Nearly 800,000 Americans die each year from heart disease and stroke. Most of the major risk factors can be managed or preventedNearly 800,000 Americans die each year from heart disease and stroke. Most of the major risk factors can be managed or prevented

View large image and text version.

What Can Be Done

Icon: US governmentFederal government is:

  • Making it easier for Americans to afford regular preventive health care through the Affordable Care Act.
  • Leading the national Million Hearts® initiative to prevent 1 million heart attacks and strokes by 2017.
  • Providing resources to all 50 states to address chronic diseases, including heart disease and stroke.
  • Leading national campaigns that address risk factors for heart disease and stroke, such as Weight of the Nation® and Tips from Former Smokers.
  • Measuring progress in reaching the objectives of Healthy People 2020.

Doctors and nursesInsurers, health care systems, and providers can:

  • Use electronic health records to identify and support patients who need help quitting smoking or who have high blood pressure or high cholesterol.
  • Use national quality indicators including "controlling high blood pressure" to monitor progress and carry out clinical improvements, such as team-based care.
  • Counsel patients to make healthy lifestyle choices. Follow patients’ progress.
  • Offer no or lower co-pays on blood pressure and cholesterol medicines.
  • Refer patients to community resources, such as smoking quitlines and blood pressure selfmanagement programs.
  • Connect uninsured patients with the Health Insurance Marketplace to learn about opportunities for affordable health insurance coverage.

Icon: BuildingsHealth departments and community organizations can:

  • Work with health care systems to monitor national quality indicators, including "controlling high blood pressure," and carry out quality improvements, such as clinical innovations including team-based care.
  • Encourage health systems to use health information technology to identify patients who have high blood pressure. Establish follow-up systems to monitor those patients.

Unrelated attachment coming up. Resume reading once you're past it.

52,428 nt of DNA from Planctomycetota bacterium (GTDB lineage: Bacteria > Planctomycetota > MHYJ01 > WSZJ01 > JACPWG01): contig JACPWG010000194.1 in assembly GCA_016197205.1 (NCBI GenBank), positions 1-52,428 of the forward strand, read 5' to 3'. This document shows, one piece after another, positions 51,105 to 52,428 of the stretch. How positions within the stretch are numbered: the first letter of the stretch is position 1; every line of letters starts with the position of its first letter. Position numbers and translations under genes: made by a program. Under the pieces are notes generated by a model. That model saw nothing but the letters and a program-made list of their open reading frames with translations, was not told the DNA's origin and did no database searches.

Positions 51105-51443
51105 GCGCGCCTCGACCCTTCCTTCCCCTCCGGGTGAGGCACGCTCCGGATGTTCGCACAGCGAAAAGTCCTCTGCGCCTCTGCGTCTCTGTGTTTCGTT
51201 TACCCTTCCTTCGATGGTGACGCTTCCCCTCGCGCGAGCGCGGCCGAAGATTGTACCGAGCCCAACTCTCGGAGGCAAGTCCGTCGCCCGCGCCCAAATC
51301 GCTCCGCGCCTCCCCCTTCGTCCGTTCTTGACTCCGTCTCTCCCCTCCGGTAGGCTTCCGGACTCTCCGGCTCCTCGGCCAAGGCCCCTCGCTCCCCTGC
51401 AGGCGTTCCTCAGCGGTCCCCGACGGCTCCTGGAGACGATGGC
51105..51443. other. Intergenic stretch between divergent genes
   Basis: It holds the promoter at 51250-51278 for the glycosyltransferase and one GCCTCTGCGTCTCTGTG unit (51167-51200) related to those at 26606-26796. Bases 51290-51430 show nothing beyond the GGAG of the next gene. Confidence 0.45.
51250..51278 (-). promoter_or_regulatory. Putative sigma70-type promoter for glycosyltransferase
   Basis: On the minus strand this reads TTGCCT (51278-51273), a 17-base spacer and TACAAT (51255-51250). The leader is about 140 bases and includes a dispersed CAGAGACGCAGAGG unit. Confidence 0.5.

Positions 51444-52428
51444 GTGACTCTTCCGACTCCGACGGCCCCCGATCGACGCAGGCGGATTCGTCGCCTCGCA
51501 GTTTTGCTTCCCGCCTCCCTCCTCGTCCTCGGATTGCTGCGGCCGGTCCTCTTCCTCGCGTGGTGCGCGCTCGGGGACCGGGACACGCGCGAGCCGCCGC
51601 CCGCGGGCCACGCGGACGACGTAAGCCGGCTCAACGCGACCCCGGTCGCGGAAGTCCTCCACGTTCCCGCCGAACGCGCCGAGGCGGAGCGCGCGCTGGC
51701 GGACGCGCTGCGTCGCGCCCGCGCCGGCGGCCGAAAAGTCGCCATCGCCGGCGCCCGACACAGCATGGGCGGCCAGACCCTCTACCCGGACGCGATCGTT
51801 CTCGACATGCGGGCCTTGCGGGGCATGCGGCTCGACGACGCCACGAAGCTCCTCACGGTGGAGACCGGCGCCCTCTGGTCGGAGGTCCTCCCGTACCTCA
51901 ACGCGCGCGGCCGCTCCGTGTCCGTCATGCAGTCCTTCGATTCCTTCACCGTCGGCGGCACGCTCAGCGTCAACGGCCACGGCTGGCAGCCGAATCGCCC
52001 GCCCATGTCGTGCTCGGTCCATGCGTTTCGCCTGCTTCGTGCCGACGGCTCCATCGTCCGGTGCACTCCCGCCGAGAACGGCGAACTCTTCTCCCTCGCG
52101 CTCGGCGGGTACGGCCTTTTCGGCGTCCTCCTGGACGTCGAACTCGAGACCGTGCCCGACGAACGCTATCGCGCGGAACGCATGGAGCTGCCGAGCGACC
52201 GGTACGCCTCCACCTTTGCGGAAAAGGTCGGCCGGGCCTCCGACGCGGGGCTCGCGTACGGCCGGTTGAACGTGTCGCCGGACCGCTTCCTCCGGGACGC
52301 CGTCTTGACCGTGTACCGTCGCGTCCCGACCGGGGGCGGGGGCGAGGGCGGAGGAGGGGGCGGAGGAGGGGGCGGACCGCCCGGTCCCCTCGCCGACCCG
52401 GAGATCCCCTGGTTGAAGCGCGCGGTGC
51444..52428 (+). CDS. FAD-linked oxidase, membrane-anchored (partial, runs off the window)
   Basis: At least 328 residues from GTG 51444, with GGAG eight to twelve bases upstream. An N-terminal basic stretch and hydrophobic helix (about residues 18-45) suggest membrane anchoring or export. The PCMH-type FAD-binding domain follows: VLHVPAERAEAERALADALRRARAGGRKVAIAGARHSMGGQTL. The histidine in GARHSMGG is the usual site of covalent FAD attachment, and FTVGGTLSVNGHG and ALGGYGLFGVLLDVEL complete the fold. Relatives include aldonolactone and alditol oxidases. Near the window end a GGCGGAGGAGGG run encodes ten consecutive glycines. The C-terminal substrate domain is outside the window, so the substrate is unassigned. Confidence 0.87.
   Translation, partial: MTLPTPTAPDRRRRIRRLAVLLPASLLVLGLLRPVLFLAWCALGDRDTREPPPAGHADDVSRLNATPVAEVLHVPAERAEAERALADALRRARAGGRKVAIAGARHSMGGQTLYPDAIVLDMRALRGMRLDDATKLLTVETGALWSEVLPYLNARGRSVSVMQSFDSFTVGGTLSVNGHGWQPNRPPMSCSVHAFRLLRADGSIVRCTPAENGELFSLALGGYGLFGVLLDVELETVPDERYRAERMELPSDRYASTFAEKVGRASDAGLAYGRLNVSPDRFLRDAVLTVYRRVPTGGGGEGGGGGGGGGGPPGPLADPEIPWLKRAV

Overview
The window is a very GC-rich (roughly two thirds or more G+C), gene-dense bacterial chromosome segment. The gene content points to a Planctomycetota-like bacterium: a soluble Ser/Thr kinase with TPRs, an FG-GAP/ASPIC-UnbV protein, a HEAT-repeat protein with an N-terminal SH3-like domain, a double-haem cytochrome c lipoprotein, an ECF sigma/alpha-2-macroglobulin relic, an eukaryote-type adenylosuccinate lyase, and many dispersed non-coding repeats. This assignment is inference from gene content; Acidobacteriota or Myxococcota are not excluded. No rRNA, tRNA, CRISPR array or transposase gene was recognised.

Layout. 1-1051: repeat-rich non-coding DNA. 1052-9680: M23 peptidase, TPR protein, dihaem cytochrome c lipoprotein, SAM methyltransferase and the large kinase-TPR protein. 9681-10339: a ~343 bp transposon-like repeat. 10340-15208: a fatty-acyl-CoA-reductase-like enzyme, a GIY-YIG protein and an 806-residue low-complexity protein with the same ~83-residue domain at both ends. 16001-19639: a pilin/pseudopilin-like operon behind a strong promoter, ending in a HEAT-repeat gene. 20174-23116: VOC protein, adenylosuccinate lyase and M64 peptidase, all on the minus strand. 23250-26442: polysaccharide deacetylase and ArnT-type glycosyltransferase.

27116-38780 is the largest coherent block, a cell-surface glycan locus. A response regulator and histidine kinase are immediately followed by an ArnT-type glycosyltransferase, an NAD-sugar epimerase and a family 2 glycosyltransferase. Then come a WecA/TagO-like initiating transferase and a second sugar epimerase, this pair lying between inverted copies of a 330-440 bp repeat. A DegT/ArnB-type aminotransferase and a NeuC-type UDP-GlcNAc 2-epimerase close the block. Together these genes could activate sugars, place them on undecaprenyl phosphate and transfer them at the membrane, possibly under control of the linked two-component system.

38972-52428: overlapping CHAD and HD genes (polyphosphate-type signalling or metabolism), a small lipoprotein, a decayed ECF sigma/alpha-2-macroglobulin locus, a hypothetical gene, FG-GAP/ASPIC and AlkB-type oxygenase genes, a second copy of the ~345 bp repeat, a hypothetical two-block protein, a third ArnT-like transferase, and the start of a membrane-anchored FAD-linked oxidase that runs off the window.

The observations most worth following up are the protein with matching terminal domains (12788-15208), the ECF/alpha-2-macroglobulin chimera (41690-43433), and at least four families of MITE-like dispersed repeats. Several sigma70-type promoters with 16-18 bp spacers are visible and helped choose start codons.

• Promote smoking quitlines, tobacco-free areas, safe walking areas, and access to healthy food.
  • Partner with hospitals to address health care issues in the community and perform a community health needs assessment to ensure interventions reach those most in need.

everyone_60px.jpgEveryone can:

  • Have a conversation with your health care provider about the ABCS of heart health.
  • Get help to stop smoking. If you don’t smoke, don’t start.
  • Try going for a brisk 10-minute walk, 3 times a day, 5 days a week.
  • Eat a heart-healthy diet with more fruits and vegetables and less sodium and trans fat.
  • Know the signs and symptoms of heart attack and stroke, and call 9-1-1 right away if you are experiencing them.

Science Behind the Issue

Related Pages

Recursos en español

On Other Web Sites

 
Learn about the Health Insurance Marketplace & your new coverage options
 
CDC 24/7 – Saving Lives. Protecting People. Saving Money Through Prevention. Learn More About How CDC Works For You…
Contact Us:
  • Centers for Disease Control and Prevention
    1600 Clifton Rd
    Atlanta, GA
    30329-4027
  • 800-CDC-INFO
    (800-232-4636)
    TTY: (888) 232-6348
  • Contact CDC-INFO
USA.gov: The U.S. Government's Official Web PortalDepartment of Health and Human Services
Centers for Disease Control and Prevention   1600 Clifton Rd. Atlanta, GA 30329-4027, USA
800-CDC-INFO (800-232-4636) TTY: (888) 232-6348 - Contact CDC-INFO